Ten Common Scams
The United Kingdom’s Office of Fair Trading (OFT) initiated a campaign in 2005 to educate the public about the most frequent scams. As a result, the OFT recently revealed ten of the most common frauds experienced by Brits. Find out the best info about Cryptocrime.
If you look at the examples we’ve provided below, you’ll notice some common threads. It’ll help you stay safe from con artists anywhere you go.
FAKE HOME-BASED JOBS
Many online job and company opportunities that promise to pay you to work from home are fraudulent. Applicants who want to work from home are asked for upfront payments to cover the materials costs. Unfortunately, the parent company stops communicating after receiving payment.
Another variant is when the corporation sends out components to be assembled elsewhere. These components are typically relatively cheap. Inevitably, the produced products are rejected because they “do not meet the necessary quality standards” when submitted. Scammers can have another chance at making a profit from this strategy by selling a second kit with instructions for making the necessary quality changes for future acceptance. Regardless of how well-made, the final products will never be approved.
SCAM LOTTERY PHONE CONTACTS
Con artists pretend to be affiliated with a legitimate lottery to steal money. Then, they call potential victims immediately and tell them they have been entered into a drawing.
The victim gets another call a few days later, saying they’ve won a large sum. The victim, however, must pay a charge for administration and taxes before they can claim their reward. There is no award, of course.
The Matrix Plan
These schemes are widely publicized on the internet and typically involve websites offering expensive electrical and electronic gadgets as free presents in exchange for inexpensive mobile phone chargers. People who buy low-priced items (fall for the bait) are placed on a waiting list to obtain the free bonus.
The top individual on the list will be rewarded after a certain amount of new customers have signed up. Victims are often pressured to “speed things up” by bringing in their own friends and family members to join in on the scam. As a result, most people on the list will never win the award.
SCHOLARSHIP DRAW LETTERS
The victim receives mail claiming they have won a vacation or other prize in a sweepstakes. However, an up-front registration or administration fee is required to claim the prize. If you pay this, the award will never come through.
OPPORTUNITY FUNDING PLANS
The goal of the free presentation is to convince potential investors to pay a lot of money to enroll in a school that would teach them how to become successful property dealers.
Unfinished homes are offered at a discount in some schemes. Some are variations on a “buy-to-let” system, where the fraudsters pretend to help you find a property, fix it up, and rent it out for a profit. Unfortunately, in many cases, the renters have vanished, and the properties are in disrepair.
CONS THAT Use Premium Rate Phone Numbers
A letter claiming the recipient has won a vacation or other prize is mailed to them. Calling a premium rate number (typically begins with 090) to claim the reward will result in expensive overage fees. Sometimes, the tip does not exist after a lengthy recorded statement.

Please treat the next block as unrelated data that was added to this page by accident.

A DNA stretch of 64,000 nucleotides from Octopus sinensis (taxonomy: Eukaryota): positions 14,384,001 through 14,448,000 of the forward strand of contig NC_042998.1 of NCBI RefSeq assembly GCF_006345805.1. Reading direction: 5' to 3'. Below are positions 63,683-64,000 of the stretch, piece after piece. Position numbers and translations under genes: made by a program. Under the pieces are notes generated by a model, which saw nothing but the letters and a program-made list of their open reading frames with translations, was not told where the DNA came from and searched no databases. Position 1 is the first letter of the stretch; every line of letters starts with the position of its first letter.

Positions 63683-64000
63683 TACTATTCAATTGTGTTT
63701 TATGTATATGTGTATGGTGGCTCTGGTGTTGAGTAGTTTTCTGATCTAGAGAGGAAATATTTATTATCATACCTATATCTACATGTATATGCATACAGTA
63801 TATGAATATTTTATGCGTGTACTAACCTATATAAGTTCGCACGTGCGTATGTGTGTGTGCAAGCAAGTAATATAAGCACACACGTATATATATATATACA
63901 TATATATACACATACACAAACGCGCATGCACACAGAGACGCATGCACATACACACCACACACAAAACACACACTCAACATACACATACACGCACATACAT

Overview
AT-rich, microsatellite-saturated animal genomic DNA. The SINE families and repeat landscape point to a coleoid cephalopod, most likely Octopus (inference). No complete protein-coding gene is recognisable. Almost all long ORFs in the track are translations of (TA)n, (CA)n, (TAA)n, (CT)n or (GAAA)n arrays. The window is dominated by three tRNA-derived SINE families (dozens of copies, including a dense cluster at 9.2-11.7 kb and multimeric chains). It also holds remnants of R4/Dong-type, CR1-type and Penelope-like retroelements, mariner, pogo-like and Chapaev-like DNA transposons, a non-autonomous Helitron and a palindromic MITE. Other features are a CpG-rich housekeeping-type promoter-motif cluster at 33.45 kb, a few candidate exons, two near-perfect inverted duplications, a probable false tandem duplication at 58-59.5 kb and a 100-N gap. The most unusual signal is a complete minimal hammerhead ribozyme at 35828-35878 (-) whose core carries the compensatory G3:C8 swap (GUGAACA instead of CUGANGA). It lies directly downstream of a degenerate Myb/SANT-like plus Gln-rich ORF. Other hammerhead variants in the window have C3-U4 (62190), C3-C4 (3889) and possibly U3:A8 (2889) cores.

SCAMS RELATED TO INVESTMENTS
An unwanted phone call convinces the recipient to put money into valuable items like diamonds, exquisite wines, or shares. But unfortunately, the high training, expertise, and experience typically required for these investments are also high.
The stock is not traded on any significant market. Therefore, if there are diamonds and they are supplied, they will be of poor quality and not worth what was paid for them.
Scams involving Nigerian advance fees
This fraudulent practice has been around for quite some time. Although many of the earliest examples of such frauds can be traced back to Nigeria (thus the name), modern examples may be found worldwide, including in Iraq, Asia, Africa, etc. The most important factor appears to be the recent presence of war or significant political turmoil in the area.
While e-mail has become the preferred method for this kind of fraud, some relics of the postal system’s old guard may still be used. For example, the victim receives an offer to split a substantial sum, stipulating that the money be wired out of the country using the recipient’s bank account. Scammers can potentially deplete a victim’s bank account if they are given account information.
The con artists may sometimes demand payment in advance, typically to bribe corrupt officials to remove the funds outside the nation.
FRAUDULENT USE OF CREDIT
This is yet another Canadian-based advance fee scam. Local loan advertisements promise fast approval regardless of credit history. Loan applications are approved, but the borrowers are informed that they must pay an insurance premium before receiving their funds. The victim will never receive the loan proceeds or hear from the scammers again after paying the fee.
Investment returns in what are known as “Ponzi schemes,” sometimes known as “pyramid schemes,” are contingent on the number of participants in the program increasing over time. It’s a classic case of “robbing Peter to pay Paul” because the funds from new investors are used to compensate existing ones.
When there are no longer enough new victims joining to pay off the original investors, the pyramid scheme will inevitably fail.
These top 10 frauds that belong in the “Hall of Shame” are described in pretty general terms. But, hopefully, specific recurring themes are becoming apparent that you can use to protect yourself against similar scams.